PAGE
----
The best of EcoWatch, right in your inbox. Sign up for our email newsletter!
Pressure Mounts to Remove Genetically Engineered Ingredients from Infant Formula
Shareholders of Abbott Laboratories will vote on whether the manufacturer of Similac, a leading brand of infant formula, should adopt a policy of sourcing ingredients that have not been genetically engineered.
The vast majority of corn and soy-based ingredients in processed foods in the U.S., including infant formula, come from genetically engineered crops developed by Monsanto and other biotechnology companies. Dairy ingredients may come from dairy cows that were treated with genetically engineered bovine growth hormones.
The annual meeting, open to all owners of Abbott stock, takes place at Abbott Laboratories’ headquarters in Abbott Park, Illinois on April 26.
The Cornucopia Institute, a farm and food policy research group, joined As You Sow, a shareholder advocacy group that filed the resolution, in calling on Abbott Laboratories shareholders to vote yes on the resolution. Cornucopia recently launched a social media campaign, on Facebook and Twitter, and a petition drive.
"Based on the body of existing research, nobody should be eating GMO [genetically modified foods] foods, especially not babies," says Charlotte Vallaeys, policy director at Cornucopia Institute.
"Until infant formula makers stop using GMO ingredients, hundreds of thousands of newborns, infants and toddlers are unwitting participants in this huge, uncontrolled experiment with the health of the next generation. It’s time for formula makers to stop experimenting with the health of babies who consume their products," she added.
Many of the ingredients used in infant formula, especially soy-based formula, are derived from crops that have been genetically altered to internally produce pesticides or to be resistant to specific herbicides, so that weed killers that would normally kill or injure the plant can be sprayed more frequently and at higher doses. GMO foods that have been genetically engineered by Monsanto and other chemical manufacturers have not been adequately tested for long-term human health or environmental safety.
Consumers are increasingly expressing their discomfort with genetically engineered ingredients, as evidenced by the near-win of mandatory GMO labeling in California last year. The California citizen's initiative lost by a narrow margin despite corporate agribusiness and the biotechnology industry dumping over 46 million dollars in what proponents referred to as a 'corporate-funded misinformation campaign.'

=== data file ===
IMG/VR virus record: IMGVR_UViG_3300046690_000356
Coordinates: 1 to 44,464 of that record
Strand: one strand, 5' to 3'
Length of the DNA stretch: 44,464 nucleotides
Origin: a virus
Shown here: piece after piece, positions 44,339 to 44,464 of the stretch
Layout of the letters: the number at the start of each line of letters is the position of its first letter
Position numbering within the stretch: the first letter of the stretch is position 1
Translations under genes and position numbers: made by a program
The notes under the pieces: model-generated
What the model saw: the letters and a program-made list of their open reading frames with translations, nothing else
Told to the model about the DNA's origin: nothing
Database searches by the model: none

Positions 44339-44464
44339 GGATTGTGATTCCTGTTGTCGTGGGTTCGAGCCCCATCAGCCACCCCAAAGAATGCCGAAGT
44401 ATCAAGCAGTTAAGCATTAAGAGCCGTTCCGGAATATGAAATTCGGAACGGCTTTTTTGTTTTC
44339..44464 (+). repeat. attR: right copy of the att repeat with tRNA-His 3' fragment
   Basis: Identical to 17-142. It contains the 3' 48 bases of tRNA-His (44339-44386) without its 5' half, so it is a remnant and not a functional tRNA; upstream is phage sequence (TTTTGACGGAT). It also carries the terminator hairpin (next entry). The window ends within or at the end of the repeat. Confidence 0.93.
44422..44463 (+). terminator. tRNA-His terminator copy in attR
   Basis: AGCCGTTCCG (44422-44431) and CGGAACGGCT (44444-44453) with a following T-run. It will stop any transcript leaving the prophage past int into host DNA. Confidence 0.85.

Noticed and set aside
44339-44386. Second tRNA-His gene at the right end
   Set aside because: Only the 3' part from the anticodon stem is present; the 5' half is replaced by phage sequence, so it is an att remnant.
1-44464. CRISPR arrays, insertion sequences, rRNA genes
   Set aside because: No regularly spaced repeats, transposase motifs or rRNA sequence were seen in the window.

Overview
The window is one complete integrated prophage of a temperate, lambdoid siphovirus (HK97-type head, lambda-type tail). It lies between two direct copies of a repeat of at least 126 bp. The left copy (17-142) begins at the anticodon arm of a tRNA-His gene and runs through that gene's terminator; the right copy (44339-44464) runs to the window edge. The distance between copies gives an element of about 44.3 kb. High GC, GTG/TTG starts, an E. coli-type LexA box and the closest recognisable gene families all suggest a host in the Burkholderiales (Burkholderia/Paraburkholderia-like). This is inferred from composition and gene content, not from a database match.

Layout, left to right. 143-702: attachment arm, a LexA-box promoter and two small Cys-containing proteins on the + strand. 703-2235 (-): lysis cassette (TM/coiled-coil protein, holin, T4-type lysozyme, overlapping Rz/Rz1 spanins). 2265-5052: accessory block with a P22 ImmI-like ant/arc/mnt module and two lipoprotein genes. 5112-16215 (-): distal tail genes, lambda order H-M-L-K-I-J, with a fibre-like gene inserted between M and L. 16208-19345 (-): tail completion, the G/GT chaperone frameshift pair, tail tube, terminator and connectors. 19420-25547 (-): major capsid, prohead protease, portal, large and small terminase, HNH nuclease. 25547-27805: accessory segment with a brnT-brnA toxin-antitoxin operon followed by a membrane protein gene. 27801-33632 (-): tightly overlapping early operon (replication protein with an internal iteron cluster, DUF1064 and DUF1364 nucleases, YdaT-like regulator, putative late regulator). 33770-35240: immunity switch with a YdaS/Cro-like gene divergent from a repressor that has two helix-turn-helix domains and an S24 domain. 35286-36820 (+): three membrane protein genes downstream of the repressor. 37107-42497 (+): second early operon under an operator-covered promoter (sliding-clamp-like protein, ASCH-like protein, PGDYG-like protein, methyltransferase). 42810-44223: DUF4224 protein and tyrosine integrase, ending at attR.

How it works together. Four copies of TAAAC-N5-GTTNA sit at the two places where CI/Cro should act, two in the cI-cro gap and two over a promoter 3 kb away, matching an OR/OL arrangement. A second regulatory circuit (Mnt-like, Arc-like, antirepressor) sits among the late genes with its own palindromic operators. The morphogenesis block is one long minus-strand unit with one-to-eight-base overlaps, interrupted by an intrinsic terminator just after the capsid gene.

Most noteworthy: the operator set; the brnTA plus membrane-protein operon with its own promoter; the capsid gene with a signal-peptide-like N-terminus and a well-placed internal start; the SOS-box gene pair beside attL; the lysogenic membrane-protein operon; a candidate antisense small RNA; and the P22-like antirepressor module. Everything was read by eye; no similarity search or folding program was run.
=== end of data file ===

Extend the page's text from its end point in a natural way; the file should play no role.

"Parents are also increasingly voting in the marketplace and expressing their discomfort with genetically engineered products by choosing organic food for their children and families, including organic infant formula when breastfeeding is not an option," said Mark A. Kastel, co-director of the Wisconsin-based Cornucopia Institute. "Unfortunately, not every parent currently has the knowledge or financial wherewithal to choose organic formula for their babies, and every baby deserves to be protected from the potential effects of a GMO diet."
"Removing GMOs from nutritional products and infant formula in a timely manner has only upsides for Abbott," says Andrew Behar, CEO of As You Sow, the group that filed the shareholder resolution.
He added: "We believe that this is an opportunity to reduce risk to Abbott shareholders and to position the company for the changing consumer attitudes towards GMOs that will likely result in regulatory reform and create demand for non‐GMO crops in the U.S. It is an opportunity to lead on this important issue."
Visit EcoWatch’s GENETICALLY MODIFIED ORGANISM page for more related news on this topic.
EcoWatch Daily Newsletter
By Jason Bittel
Authorities in Hong Kong intercepted some questionable cargo three years ago — a rather large shipment of shark fins that had originated in Panama. Shark fins are a hot commodity among some Asian communities for their use in soup, and most species are legally consumed in Hong Kong, but certain species are banned from international trade due to their extinction risk. And wouldn't you know it: this confiscated shipment contained nearly a ton of illegal hammerhead fins.
Coldplay is releasing a new album on Friday, but the release will not be followed by a world tour.
Scientists have discovered a genetic basis to resistance against ash tree dieback, a devastating fungal infection that is predicted to kill over half of the ash trees in the region, and it could open up new possibilities to save the species.